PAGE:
Banchi L.,Institute for Scientific Interchange Foundation |
Giorda P.,Institute for Scientific Interchange Foundation |
Zanardi P.,University of Southern California |
Zanardi P.,National University of Singapore
Physical Review E - Statistical, Nonlinear, and Soft Matter Physics | Year: 2014
A general framework for analyzing the recently discovered phase transitions in the steady state of dissipation-driven open quantum systems is still lacking. To fill this gap, we extend the so-called fidelity approach to quantum phase transitions to open systems whose steady state is a Gaussian fermionic state. We endow the manifold of correlation matrices of steady states with a metric tensor g measuring the distinguishability distance between solutions corresponding to a different set of control parameters. The phase diagram can then be mapped out in terms of the scaling behavior of g and connections with the Liouvillean gap and the model correlation functions unveiled. We argue that the fidelity approach, thanks to its differential-geometric and information-theoretic nature, provides insights into dissipative quantum critical phenomena as well as a general and powerful strategy to explore them. © 2014 American Physical Society.
Sirbu A.,Dublin City University |
Sirbu A.,Institute for Scientific Interchange Foundation |
Kerr G.,German Cancer Research Center |
Crane M.,Dublin City University |
Ruskin H.J.,Dublin City University
PLoS ONE | Year: 2012
With the fast development of high-throughput sequencing technologies, a new generation of genome-wide gene expression measurements is under way. This is based on mRNA sequencing (RNA-seq), which complements the already mature technology of microarrays, and is expected to overcome some of the latter's disadvantages. These RNA-seq data pose new challenges, however, as strengths and weaknesses have yet to be fully identified. Ideally, Next (or Second) Generation Sequencing measures can be integrated for more comprehensive gene expression investigation to facilitate analysis of whole regulatory networks. At present, however, the nature of these data is not very well understood. In this paper we study three alternative gene expression time series datasets for the Drosophila melanogaster embryo development, in order to compare three measurement techniques: RNA-seq, single-channel and dual-channel microarrays. The aim is to study the state of the art for the three technologies, with a view of assessing overlapping features, data compatibility and integration potential, in the context of time series measurements. This involves using established tools for each of the three different technologies, and technical and biological replicates (for RNA-seq and microarrays, respectively), due to the limited availability of biological RNA-seq replicates for time series data. The approach consists of a sensitivity analysis for differential expression and clustering. In general, the RNA-seq dataset displayed highest sensitivity to differential expression. The single-channel data performed similarly for the differentially expressed genes common to gene sets considered. Cluster analysis was used to identify different features of the gene space for the three datasets, with higher similarities found for the RNA-seq and single-channel microarray dataset. © 2012 Sîrbu et al.
Liu S.,Zhejiang University |
Liu S.,Northeastern University |
Perra N.,Northeastern University |
Karsai M.,Northeastern University |
And 2 more authors.
Physical Review Letters | Year: 2014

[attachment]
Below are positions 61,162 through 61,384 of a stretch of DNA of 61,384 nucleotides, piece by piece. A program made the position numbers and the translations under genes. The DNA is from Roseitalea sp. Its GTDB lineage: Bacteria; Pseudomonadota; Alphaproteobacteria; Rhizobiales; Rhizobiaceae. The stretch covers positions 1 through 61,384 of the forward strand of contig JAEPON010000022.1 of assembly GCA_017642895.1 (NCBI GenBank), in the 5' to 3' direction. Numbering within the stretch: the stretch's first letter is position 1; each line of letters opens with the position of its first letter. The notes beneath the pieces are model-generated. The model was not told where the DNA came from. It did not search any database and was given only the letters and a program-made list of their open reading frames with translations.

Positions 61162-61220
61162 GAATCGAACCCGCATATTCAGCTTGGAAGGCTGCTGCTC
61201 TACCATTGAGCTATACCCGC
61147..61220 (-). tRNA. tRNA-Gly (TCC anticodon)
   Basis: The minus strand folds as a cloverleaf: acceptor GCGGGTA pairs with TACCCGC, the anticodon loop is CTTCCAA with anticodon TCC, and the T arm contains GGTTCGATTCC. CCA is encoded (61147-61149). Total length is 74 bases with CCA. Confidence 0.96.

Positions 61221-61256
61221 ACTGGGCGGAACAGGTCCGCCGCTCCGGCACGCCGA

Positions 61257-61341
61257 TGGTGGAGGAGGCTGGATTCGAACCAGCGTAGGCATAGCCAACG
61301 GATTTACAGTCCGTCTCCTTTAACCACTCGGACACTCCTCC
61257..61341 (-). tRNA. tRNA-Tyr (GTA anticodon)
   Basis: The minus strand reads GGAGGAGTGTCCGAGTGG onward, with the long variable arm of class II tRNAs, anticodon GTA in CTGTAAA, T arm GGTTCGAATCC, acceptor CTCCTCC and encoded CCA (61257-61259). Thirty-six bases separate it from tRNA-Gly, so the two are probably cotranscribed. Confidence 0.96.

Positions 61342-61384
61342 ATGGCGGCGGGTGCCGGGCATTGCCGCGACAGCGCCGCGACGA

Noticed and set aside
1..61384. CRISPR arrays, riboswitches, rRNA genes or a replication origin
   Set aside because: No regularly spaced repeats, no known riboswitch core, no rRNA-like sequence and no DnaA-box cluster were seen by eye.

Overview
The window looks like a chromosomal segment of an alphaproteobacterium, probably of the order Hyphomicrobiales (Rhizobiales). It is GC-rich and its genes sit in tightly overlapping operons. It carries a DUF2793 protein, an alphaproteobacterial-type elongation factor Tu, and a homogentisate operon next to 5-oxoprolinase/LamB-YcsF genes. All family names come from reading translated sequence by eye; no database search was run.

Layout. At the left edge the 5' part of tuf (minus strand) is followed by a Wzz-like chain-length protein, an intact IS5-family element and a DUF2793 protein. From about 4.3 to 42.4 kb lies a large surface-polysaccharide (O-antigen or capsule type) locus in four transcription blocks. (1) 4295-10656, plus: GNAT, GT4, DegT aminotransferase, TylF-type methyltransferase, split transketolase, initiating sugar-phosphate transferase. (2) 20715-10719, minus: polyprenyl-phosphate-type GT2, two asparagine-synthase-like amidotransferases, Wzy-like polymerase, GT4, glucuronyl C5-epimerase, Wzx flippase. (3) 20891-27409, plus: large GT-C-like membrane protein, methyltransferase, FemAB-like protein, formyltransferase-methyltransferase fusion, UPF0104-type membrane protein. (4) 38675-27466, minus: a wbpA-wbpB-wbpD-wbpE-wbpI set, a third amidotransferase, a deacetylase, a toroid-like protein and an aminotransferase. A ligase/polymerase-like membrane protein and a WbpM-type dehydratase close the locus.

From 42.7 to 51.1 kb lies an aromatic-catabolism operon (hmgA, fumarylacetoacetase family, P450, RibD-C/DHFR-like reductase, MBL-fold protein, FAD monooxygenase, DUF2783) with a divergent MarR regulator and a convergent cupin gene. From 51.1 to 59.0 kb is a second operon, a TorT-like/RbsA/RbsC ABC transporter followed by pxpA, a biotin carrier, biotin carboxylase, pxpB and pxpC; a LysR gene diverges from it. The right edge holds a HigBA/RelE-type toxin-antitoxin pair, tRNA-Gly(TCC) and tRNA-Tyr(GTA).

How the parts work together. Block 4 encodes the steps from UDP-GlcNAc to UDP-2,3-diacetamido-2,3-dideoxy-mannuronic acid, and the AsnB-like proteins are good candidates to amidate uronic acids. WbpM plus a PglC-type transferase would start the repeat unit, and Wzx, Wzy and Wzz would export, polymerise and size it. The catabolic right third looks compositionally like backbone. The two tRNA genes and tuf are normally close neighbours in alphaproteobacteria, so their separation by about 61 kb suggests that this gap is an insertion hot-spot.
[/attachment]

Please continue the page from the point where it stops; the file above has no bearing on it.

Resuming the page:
The vast majority of strategies aimed at controlling contagion processes on networks consider the connectivity pattern of the system either quenched or annealed. However, in the real world, many networks are highly dynamical and evolve, in time, concurrently with the contagion process. Here, we derive an analytical framework for the study of control strategies specifically devised for a class of time-varying networks, namely activity-driven networks. We develop a block variable mean-field approach that allows the derivation of the equations describing the coevolution of the contagion process and the network dynamic. We derive the critical immunization threshold and assess the effectiveness of three different control strategies. Finally, we validate the theoretical picture by simulating numerically the spreading process and control strategies in both synthetic networks and a large-scale, real-world, mobile telephone call data set. © 2014 American Physical Society.
Pastor-Satorras R.,Polytechnic University of Catalonia |
Castellano C.,CNR Institute for Complex Systems |
Castellano C.,University of Rome La Sapienza |
Van Mieghem P.,Technical University of Delft |
And 2 more authors.
Reviews of Modern Physics | Year: 2015
In recent years the research community has accumulated overwhelming evidence for the emergence of complex and heterogeneous connectivity patterns in a wide range of biological and sociotechnical systems. The complex properties of real-world networks have a profound impact on the behavior of equilibrium and nonequilibrium phenomena occurring in various systems, and the study of epidemic spreading is central to our understanding of the unfolding of dynamical processes in complex networks. The theoretical analysis of epidemic spreading in heterogeneous networks requires the development of novel analytical frameworks, and it has produced results of conceptual and practical relevance. A coherent and comprehensive review of the vast research activity concerning epidemic processes is presented, detailing the successful theoretical approaches as well as making their limits and assumptions clear. Physicists, mathematicians, epidemiologists, computer, and social scientists share a common interest in studying epidemic spreading and rely on similar models for the description of the diffusion of pathogens, knowledge, and innovation. For this reason, while focusing on the main results and the paradigmatic models in infectious disease modeling, the major results concerning generalized social contagion processes are also presented. Finally, the research activity at the forefront in the study of epidemic spreading in coevolving, coupled, and time-varying networks is reported. © 2015 American Physical Society. © 2015 American Physical Society.